SS: Instead of what's the data and whose data is it, we could almost start from the problem. I see a potential for AI to be deeply transformative in health care. It feels like it's grossly underutilized. But as I talk to senior leadership and senior stakeholders, I realize that we're talking about the solution not the problem. There is a lot of hype and noise around it, and instead of building positive momentum for the field by talking about solutions, it's just creating a lot of confusion about what is and is not possible. I'd like to change that. There are problems everywhere, and then working backward to see what's the problem we're solving? What data would we need in an ideal world to do it well? Then, thinking through what an ideal solution would look like and putting it together.

RW: If you watched the "Jeopardy" match with Watson, you sort of figure this is not that hard, and AI is going to take over. Yet as you mentioned, there has been a fair amount of hype. In health care, what are some hazards you think we need to make sure we're thinking deeply about as we implement more of these systems?

SS: There are several example issues to think through. Let's start with alert fatigue. I see many systems where they say they're taking advantage of the electronic health record (EHR) to implement systems for detecting at-risk patients. In a way it's great, because it's building organizational muscle for implementing electronic systems to do things. If we do it not very thoughtfully, you could easily imagine scenarios where you have systems alerting all over the place. For instance, I lost my nephew to sepsis—a scenario close to my heart. I've worked on it extensively and tracked what others are doing. I know systems where they have alert systems and get over 250 alerts a day in a single 250-bed hospital. If only 1 in 10 alerts are right, that is a huge amount of burden on our physicians and on the whole care team. Instead of making people more productive, more efficient, or more effective, we're actually harming patients.

RW: When you approach a problem like that, how do you even begin to unravel it?

SS: When I talk to health care systems, they say they're taking advantage of the EHR and they're detecting these patients using "like AI." The challenge is they are often using a one-size-fits-all model. Patient symptoms are often very heterogeneous. What looks normal for a patient who's immunocompromised is not at all the same as someone who's a young athlete. These one-size-fits-all systems often generate a ton of alerts, which then lead to fatigue. Done correctly, we would be thinking very hard about the patient's context and taking that into account. We must fundamentally solve for these kinds of heterogeneity as we're generating these kinds of alerts. Tuning into what the patient's context is and in that context what's normal, and then using that to identify who looks like they're deviating and going downhill. If done correctly, it can dramatically improve accuracy and reduce false alerting.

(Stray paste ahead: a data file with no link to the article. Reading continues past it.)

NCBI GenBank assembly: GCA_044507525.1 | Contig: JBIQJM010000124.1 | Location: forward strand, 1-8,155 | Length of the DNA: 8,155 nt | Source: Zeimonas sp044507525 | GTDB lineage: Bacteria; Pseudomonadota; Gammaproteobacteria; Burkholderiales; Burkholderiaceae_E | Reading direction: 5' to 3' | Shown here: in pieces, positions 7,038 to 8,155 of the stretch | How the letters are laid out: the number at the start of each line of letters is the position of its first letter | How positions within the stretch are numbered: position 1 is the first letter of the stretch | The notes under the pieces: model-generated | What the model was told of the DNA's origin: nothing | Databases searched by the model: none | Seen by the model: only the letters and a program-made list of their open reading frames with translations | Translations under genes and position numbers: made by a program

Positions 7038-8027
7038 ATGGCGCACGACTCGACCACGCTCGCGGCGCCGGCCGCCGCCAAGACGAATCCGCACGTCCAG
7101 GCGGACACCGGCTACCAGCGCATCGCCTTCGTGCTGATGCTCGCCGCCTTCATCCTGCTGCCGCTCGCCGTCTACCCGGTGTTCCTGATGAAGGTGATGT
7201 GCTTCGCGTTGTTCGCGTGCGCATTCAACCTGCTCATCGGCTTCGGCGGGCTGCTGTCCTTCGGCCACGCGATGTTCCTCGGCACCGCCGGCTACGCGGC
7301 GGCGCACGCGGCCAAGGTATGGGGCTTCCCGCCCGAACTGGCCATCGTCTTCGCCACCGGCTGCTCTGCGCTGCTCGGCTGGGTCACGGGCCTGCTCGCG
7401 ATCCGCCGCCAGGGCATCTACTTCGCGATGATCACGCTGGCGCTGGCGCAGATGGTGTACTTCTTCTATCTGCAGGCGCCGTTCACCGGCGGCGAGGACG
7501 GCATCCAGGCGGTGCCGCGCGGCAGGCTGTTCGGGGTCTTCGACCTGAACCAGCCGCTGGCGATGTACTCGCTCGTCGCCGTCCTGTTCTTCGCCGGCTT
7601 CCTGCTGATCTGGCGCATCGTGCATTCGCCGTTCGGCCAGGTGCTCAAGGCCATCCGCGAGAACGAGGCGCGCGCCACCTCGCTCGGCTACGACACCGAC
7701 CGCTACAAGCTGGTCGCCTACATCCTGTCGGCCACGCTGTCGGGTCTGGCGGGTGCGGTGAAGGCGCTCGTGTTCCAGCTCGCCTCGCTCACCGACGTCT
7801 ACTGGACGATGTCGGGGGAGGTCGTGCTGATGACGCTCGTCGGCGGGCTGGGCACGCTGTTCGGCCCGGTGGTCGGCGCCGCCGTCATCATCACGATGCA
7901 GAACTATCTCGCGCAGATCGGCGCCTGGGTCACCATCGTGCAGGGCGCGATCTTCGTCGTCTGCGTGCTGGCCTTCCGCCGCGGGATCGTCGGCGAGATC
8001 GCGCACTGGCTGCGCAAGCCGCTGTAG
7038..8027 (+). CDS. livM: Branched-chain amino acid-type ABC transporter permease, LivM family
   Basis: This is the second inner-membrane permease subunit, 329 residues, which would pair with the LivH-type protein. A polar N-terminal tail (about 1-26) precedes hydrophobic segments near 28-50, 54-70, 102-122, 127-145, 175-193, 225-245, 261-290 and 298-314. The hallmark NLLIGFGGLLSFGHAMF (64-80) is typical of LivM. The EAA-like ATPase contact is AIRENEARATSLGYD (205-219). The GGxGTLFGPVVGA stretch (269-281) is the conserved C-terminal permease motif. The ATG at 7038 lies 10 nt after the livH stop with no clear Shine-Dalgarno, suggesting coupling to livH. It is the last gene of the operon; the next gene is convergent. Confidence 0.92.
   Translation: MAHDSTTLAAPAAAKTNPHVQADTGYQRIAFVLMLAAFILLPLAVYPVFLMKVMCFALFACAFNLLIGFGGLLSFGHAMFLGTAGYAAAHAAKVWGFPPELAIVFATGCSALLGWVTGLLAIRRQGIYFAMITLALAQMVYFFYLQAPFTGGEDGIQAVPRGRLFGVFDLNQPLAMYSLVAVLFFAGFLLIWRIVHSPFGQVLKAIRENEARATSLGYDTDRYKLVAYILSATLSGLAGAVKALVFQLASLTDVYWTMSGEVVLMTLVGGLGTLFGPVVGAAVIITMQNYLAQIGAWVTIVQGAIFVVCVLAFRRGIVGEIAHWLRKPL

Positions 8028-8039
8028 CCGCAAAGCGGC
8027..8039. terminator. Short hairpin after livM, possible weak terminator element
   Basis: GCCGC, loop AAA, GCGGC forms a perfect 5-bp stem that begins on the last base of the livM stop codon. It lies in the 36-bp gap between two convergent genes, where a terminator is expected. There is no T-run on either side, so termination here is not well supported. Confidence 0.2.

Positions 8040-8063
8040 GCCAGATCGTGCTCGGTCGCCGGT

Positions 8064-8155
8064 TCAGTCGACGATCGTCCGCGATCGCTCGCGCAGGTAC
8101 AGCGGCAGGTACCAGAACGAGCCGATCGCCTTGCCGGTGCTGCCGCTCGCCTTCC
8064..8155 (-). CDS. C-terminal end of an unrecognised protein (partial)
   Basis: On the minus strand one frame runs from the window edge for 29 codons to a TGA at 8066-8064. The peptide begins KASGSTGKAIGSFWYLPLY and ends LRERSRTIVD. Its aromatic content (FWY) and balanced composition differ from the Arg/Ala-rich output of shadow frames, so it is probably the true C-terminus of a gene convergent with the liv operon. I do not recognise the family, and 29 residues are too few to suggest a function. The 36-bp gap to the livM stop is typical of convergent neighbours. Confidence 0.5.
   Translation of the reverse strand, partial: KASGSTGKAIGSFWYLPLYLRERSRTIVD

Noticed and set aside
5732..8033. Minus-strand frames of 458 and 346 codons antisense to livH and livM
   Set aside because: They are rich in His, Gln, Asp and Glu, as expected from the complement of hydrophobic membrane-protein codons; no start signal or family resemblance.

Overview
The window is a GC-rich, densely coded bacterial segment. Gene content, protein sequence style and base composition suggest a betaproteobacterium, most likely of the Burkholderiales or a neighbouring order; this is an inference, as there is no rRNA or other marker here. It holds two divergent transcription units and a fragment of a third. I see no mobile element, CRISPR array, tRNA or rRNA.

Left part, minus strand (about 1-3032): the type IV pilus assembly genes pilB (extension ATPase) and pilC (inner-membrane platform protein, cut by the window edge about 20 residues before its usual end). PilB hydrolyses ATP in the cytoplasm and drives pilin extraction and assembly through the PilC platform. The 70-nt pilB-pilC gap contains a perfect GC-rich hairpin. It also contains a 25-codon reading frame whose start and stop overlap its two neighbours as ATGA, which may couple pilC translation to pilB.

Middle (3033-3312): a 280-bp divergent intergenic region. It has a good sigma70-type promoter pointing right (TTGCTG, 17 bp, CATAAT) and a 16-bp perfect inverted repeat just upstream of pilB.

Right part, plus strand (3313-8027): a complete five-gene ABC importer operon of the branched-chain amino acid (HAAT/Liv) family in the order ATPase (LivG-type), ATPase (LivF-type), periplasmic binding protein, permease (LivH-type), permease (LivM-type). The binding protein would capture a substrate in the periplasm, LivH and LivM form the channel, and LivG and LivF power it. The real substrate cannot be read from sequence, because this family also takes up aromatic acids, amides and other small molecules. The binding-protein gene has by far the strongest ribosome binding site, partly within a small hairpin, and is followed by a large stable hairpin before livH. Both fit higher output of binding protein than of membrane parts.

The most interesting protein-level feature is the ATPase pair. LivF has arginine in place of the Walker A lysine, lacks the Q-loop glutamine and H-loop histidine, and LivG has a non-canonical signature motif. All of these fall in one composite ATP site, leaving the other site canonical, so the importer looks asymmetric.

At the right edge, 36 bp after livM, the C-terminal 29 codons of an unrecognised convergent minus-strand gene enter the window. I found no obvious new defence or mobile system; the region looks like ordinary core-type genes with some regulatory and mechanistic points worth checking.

RW: And that is done through the analysis of many patients to say that, in this context, this alert always turns out to be a false-positive so don't fire an alert? Or is it done through a rules-based mechanism that says the literature says that in these kinds of patients, the alerts are always meaningless? Or is it a combination of those two things?

SS: The good part about the rules-based approach is if you know exactly what you're looking for, you can program it in and then you're good to go. The challenge with the rules-based approach is that your patient population is highly heterogeneous. So, your rules-based approach forces you into often a very coarse rule set, which goes back into the one-size-fits-all. You're not tackling patient context to the level of detail as one should. The view now is that we just take millions and millions of records and put it into a magical algorithm, and this magical algorithm—you might call it deep learning—is going to figure out what the answer is and now we're good to go. To me, this has several issues: not only is it unlikely that it will be accurate because often the data is cruddy and contains things that you need to correct for, but also, you're not leveraging any of the domain, clinical, or institutional knowledge that you've developed over time. In practice, what I've found is that the right solutions are often in the middle. It means you want to take advantage of what you know in terms of heterogeneity in patient population, the kinds of contexts to account for, the ways to correct for biases. But at the same time, what machine learning, or AI, is good at is learning patterns from data. Once you've titrated it to a very small homogeneous population in that context, it can surface ideas precisely for what other kinds of signs that start showing up. What are the patterns we're seeing in terms of signals going awry as this person is heading toward an adverse event?

RW: In looking at the alert fatigue problem, people also talked about physiologic plausibility. For example, in the ICU you have the heart rate and the blood pressure monitors and each one has a fixed parameter. But if your heart rate immediately goes from 60 to 150 and your blood pressure doesn't drop, that cannot be physiologically real. Yet today, an alert fires because each channel is independent. How important is that as a problem?

SS: Absolutely. Imagine if you had to make a decision, but each signal was being shown to you one at a time and you had to make a very complex multifactorial decision about whether this patient is headed toward sepsis. You'd probably struggle with it as a physician. That just makes no sense at all, this idea of rules implemented one signal at a time. We should take as much of the patient context into account, as much of the longitudinal history into account, and as much of historical records we have of other patients into account to learn in that very specific context what the right thing to do is.